Tuesday, November 4, 2008


We are intent on foraging, gathering, and growing most of our food this year. So far, we have clams, mussels, huckleberries, blackberries, apples, pears, and grapes.
Hazelnuts, more mushrooms and truffles to come. Maybe crawdads and crab.Jewel-like grapes
Steaming to extract the grape juice
It tastes good mixed with sparkling water, homemade Italian sodas, mmmmm...
Plus, we have all the regular garden vegetables (broccoli, peppers, tomatoes, etc.). Cherry tomatoes
We bought the freshest salmon ever on Saturday ($8.00/lb!) at the Portland Farmer's Market, from a Native American man who had caught it in the Columbia River the night before. Luckily, the Pacific Northwest is a pretty good area to live in if you want to eat locally all year long. In the past, I have kept the garden going all winter with cold hardy vegetables and a plastic cloche.

I just bought a shiitake mushroom block. It is supposed to yield three pounds of mushrooms, and can keep going for a long time. It is not an aesthetically pleasing addition to the kitchen, but I need to tend it (keeping it moist*, mainly). Shiitakes are very flavorful and are good immune-system boosters.
looks like meatloaf, sprouting chopsticks
not attractive
*I was listening to Roy Blount Jr. on the radio yesterday, talking about his book, Alphabet Juice. Apparently, the word "moist" is one that many people cannot stand to hear. The kids and I used to keep a running list of what we called "forbidden words". We agreed to avoid them in conversation, not because they were obscene, but because they create an unpleasant visceral response. Mr. Cranky can't stand to hear people say "absolutely" and "kinda", but that is because they are misused and over-used, not because they make him feel creepy inside. I wish I could find that list, I do remember someone hating the word "vile".Here's a quote from the book:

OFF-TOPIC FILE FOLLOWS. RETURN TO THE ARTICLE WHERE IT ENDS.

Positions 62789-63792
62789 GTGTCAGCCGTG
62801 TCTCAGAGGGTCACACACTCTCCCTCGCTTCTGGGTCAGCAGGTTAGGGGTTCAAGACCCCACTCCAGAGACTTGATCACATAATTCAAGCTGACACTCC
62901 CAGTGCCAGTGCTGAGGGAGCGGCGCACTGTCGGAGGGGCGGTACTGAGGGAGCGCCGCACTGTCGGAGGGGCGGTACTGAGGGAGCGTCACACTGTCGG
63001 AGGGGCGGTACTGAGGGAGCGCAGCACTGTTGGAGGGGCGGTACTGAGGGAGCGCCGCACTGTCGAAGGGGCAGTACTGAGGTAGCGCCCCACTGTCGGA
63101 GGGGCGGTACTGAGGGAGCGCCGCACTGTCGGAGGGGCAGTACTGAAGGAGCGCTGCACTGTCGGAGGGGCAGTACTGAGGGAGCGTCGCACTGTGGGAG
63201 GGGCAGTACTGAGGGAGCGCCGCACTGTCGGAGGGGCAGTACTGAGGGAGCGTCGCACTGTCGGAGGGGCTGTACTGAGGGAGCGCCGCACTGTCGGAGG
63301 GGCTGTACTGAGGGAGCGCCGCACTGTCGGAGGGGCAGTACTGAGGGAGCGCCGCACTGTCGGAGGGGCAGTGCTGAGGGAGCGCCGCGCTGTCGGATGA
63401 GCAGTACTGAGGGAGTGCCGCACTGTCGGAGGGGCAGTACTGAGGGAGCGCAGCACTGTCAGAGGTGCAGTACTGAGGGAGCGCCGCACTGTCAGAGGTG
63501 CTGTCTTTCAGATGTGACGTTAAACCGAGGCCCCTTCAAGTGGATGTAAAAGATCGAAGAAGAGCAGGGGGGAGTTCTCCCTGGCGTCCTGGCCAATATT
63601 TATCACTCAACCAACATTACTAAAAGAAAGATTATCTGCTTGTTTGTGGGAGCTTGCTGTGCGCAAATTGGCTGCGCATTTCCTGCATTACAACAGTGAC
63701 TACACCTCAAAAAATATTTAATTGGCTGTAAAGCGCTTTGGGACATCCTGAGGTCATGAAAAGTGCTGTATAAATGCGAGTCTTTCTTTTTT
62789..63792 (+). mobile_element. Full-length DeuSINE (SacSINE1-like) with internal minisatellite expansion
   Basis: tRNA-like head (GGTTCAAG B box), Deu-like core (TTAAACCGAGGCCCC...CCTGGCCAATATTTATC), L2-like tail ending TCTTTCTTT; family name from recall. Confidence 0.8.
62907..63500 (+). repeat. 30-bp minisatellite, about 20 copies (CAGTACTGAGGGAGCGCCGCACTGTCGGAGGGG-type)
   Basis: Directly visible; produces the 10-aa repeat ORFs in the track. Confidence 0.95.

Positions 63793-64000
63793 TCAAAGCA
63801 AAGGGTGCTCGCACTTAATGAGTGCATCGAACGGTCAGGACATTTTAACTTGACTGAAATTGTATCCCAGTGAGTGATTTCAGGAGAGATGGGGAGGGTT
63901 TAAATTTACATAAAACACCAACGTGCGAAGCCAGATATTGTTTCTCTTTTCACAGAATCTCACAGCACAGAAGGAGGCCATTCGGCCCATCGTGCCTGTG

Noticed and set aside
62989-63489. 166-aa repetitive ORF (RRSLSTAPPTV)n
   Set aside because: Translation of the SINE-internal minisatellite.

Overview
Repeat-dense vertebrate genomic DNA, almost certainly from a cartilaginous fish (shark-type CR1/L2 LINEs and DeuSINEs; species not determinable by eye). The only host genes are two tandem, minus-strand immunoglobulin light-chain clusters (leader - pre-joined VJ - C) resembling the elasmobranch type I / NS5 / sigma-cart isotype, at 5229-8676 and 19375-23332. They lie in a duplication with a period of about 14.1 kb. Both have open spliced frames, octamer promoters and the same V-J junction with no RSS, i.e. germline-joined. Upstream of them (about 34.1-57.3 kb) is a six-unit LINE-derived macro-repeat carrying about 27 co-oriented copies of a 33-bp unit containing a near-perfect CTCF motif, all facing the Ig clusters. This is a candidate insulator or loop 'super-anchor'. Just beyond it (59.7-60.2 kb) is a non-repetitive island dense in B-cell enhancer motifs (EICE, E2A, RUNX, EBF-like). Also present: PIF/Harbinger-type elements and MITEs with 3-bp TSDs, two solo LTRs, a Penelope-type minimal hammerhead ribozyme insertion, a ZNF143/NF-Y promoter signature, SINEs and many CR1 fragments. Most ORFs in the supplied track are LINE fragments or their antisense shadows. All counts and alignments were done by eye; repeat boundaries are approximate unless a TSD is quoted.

"I do hope you realize that every time you use disinterested to mean uninterested, an angel dies, and every time you write very unique, or 'We will hire whomever is more qualified,' thousands of literate people lose yet another little smidgen of hope."
I love words.


  1. Thanks for the sweet comment on my blog today. I loved it not only because it was just so warm but also because now I got to come visit your blog. Thank you! I love it. And after reading this post I'm off to get a little something to eat, nom nom nom...


  2. wow wow wow, my mouth is totally watering at the sight and sound of all this delicious freshness. how long have you been growing/foraging your own food; any books/sources you'd recommend for novices?

  3. I can't wait for Thanksgiving. Note to self: stop saying the word 'absolutely'. (I over-use that one.)

    'Moist' has always been one of my least favorite words, also; my girlfriends and I, in college, agreed to stay away from that word, 'panty', and 'chowder'. Then someone put all three of those words together as a phrase, and I died.

    Must try the book!

  4. Liason~ one of my favorite books is Drinking the Rain by Alix Kates Shulman, it is a foraging inspiration but not exactly a guide. Books by Euell Gibbons are a good source of foraging information, at least for the US. You're in Ireland, right?
    Snotty~I'm excited for Thanksgiving too.
    I hate to hear myself say 'awesome'...I cannot believe it just pops out of my mouth sometimes, extremely age-inappropriate (I'm not fourteen)to say the least.
    Oh, and thanks, now I never want to hear the word 'chowder' ever again.

  5. sure am! though, never can tell how long we'll be here. thanks for the recommendations I'll have a look!


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